How utility firms are hurting consumers

KPLC offices in Nairobi. FILE PHOTO | NMG
KPLC offices in Nairobi. FILE PHOTO | NMG 

We learned early in our lives about the importance of honesty and integrity. That the truth matters, you don’t take shortcuts or play by your own rules, and that success doesn’t count unless you earn it fair and square.

I have paraphrased these wise words from Michelle Obama because our utility organisations are failing on every measure that she enumerated.

The Nairobi City Water and Sewerage Company (NCWSC) is being accused of falsifying customer data, including illegal change of meter records, and is suspected to be in connivance with nefarious characters to slap customers with outrageous bills.

I know we have had integrity issues, but it has never reached this low. The energy sector is replete with complaints of inflated bills from the Kenya Power and Lighting Company (KPLC). The company does not deny the accusation. Instead, they blame the computer.

Well, as far as I know, computers take instructions from human beings and when they fail to produce the desired results, someone may have interfered with them. Garbage in, garbage out.

This blame game also comes at a time when KPLC is under intense pressure to shed more light into its financial results. Some numbers are not adding up. There is reasonable cause that the falsification of billing numbers had nothing to do with computer errors but a process to engineer the entire financial reporting.

All of these integrity issues should never arise in this day in age when we have the technologies to detect mischief before the public is affected.

The advent of big data means we can monitor the numbers from power generation to the consumer and every applicable cost throughout the supply chain.

This tracing of the numbers is key to the country’s planning of the power requirement and the improvement of the company’s productivity. Unfortunately, consumers are in the dark as virtually every cost is passed on to them including inefficiencies occasioned by transmission losses and never explained to consumers.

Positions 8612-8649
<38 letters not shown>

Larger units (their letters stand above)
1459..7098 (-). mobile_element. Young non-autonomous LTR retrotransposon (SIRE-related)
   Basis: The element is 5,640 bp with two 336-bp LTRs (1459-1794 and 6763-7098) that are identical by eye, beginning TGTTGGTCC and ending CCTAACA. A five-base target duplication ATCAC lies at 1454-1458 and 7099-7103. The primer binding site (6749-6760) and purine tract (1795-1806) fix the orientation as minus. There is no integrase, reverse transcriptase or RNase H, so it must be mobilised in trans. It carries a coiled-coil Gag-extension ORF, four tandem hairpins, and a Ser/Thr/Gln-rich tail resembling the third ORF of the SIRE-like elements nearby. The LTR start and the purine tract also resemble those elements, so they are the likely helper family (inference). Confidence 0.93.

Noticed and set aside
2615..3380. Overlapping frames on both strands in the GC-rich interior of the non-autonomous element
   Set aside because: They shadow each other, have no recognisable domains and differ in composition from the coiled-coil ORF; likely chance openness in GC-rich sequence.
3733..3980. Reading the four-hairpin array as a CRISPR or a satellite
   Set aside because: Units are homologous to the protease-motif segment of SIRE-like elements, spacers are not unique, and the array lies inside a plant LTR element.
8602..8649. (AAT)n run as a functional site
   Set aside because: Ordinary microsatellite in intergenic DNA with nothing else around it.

Yet, we have regulators who are supposed to protect consumers. From the Energy Regulatory Commission (ERC) to the Capital Markets Authority (CMA), someone should have come up to reprimand KPLC before the situation gets worse.

When Parliament summoned KPLC to appear before it, the company failed to show up to respond to questions on inflated electricity bills.

Public relations agencies attribute high bills to system failures but on the other hand ask for more time from parliament to allow the company time to assess and get appropriate answers. Meanwhile the NCWSC is fleecing consumers with hefty water bills. In 2016, the company replaced the old meters with new ones and at the time, they attributed higher water cost to inefficiencies.

The average cost per unit (600) cubic meters then was Sh45 with a flat rate of Sh200 for those consuming between one to six units.

The rate of Sh45 is maintained for families consuming between seven and 60 units but commercial users consuming more than 60 units are to pay at the rate of Sh64 per unit.

This simple and straightforward formula has not worked since the problem lies in fidgeting with metering. The issue with NCWSC is not the transparency of pricing, but the behaviour of its staff. KPLC, however, still does not transparently provide its pricing policy. A consumer cannot validate its many categories of charging that include fuel cost, fixed charge, and consumption.

The policy needs to be clear and understood by the consumers. There is need for legislation to compel these organizations to provide on monthly basis the total consumption as it relates to total production.

Further, more than ever before, we need these organisations to install smart devices and use of Internet of Things (IoT) to resolve this problem once and for all. The cost of these devices has significantly dropped to inclusive and affordable levels.

The technology infrastructure (USSD (Unstructured Supplementary Service Data) is accessible even to low-end devices to monitor consumption and notify the consumer.

With these interventions, utility companies will play by our rules but not by their own set of rules that hurt the consumer.